instance of class A vs class B derived from class A

There are two ways to access the members of class A inside class B:

1) Making an instance of class A in class B
2) Deriving class B from class A

So what is the basic difference in both ways as we can do same kind of work with both ways?
Public inheritance implies an "is a" relationship.
Composition (putting A inside of class B) implies a "has a" relationship.

class Car might derive from class Vehicle... because a Car "is a" vehicle. The parent class is a more generic term, whereas derived classes get more and more specific.

Another contrived example of a class hierarchy might be:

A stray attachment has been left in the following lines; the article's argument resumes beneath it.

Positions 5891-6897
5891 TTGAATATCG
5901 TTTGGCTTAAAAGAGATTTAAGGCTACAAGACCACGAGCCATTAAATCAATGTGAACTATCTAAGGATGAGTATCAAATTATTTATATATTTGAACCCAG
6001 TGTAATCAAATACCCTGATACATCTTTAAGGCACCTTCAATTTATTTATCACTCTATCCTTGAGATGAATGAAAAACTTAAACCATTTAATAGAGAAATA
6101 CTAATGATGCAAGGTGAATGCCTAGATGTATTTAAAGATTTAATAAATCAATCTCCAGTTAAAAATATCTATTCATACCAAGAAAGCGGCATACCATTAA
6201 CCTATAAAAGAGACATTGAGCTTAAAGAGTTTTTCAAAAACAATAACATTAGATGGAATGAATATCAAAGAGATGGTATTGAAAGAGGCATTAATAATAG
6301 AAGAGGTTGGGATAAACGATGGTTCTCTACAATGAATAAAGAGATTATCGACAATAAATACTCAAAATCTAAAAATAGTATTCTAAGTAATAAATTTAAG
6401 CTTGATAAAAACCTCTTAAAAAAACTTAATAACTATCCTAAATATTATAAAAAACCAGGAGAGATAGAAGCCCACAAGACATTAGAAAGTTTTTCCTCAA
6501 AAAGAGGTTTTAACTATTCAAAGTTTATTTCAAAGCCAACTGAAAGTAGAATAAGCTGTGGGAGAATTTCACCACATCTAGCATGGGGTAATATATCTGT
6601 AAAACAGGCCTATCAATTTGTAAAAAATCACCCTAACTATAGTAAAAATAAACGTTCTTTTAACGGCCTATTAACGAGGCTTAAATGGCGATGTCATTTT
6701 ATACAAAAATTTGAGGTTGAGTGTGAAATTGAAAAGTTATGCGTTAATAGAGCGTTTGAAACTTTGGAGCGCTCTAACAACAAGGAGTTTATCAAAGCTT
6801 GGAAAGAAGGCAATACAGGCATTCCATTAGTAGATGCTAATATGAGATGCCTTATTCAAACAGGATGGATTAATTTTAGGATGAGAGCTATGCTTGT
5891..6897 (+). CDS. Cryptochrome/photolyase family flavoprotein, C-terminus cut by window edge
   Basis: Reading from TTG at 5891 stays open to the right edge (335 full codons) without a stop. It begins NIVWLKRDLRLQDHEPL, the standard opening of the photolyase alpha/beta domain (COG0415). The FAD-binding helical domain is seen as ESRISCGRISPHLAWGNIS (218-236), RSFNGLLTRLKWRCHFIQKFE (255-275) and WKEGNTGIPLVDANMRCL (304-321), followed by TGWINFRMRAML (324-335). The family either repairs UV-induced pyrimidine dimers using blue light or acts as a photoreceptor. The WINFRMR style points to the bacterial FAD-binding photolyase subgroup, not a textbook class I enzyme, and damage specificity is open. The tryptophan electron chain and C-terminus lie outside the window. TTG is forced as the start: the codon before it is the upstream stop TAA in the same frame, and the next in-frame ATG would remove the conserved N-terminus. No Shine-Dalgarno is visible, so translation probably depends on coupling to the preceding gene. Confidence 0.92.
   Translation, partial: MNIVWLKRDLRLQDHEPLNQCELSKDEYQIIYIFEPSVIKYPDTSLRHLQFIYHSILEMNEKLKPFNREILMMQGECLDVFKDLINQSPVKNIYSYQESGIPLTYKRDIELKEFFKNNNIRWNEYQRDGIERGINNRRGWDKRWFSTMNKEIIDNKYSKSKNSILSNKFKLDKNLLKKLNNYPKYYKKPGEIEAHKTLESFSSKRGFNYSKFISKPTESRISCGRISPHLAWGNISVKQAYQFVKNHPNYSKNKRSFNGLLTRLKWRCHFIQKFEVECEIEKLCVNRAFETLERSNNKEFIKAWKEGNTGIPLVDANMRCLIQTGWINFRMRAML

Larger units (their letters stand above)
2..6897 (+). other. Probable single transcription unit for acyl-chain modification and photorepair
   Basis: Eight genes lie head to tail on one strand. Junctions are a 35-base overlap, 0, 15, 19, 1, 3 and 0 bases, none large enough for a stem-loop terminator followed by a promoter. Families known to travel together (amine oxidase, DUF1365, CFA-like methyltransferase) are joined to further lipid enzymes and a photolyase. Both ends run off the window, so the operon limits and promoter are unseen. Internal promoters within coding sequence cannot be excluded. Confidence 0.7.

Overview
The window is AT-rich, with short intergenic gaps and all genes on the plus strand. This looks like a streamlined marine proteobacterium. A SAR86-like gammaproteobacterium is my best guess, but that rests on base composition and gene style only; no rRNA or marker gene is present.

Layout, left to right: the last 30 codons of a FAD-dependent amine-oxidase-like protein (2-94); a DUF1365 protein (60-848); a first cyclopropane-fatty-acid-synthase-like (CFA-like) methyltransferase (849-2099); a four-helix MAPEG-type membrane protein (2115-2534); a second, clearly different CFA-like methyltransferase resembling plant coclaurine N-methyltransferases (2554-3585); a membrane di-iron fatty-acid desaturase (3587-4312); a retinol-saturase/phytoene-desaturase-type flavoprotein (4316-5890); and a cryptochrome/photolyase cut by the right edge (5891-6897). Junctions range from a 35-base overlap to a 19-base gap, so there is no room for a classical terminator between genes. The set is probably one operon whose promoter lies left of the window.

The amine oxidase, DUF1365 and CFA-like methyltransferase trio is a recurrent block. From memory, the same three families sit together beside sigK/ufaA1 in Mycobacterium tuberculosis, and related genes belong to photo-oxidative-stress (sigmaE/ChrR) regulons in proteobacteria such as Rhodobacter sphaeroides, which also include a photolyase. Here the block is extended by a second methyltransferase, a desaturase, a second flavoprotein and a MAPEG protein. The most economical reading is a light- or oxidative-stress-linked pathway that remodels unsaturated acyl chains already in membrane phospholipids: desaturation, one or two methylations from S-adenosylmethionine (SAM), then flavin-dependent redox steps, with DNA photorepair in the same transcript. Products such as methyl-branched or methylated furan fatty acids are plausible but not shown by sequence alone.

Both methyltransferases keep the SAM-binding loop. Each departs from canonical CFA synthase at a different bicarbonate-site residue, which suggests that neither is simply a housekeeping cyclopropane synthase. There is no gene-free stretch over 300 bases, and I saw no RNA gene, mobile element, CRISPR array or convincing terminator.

Animal -> Mammal -> Dog -> Poodle

Where 'Animal' is the top-most ancestor and Poodle is the child.

The reason this "is a" relationship persists is because you can treat any derived class as if it were an instance of its parent. This is the nature of polymorphism:

Poodle myDogMax;

Dog& foo = myDogMax; // since a Poodle is a Dog, you can have a Dog reference that
   // refers to a Poodle.


"Has a" relationships differ because the idea of an object containing something else does not impact its outward usage. Back to the vehicle example.... Car might derive from Vehicle. And Car might also have an Engine object. A car is not an engine... nor is an engine a car.... so using inheritance there does not make sense.
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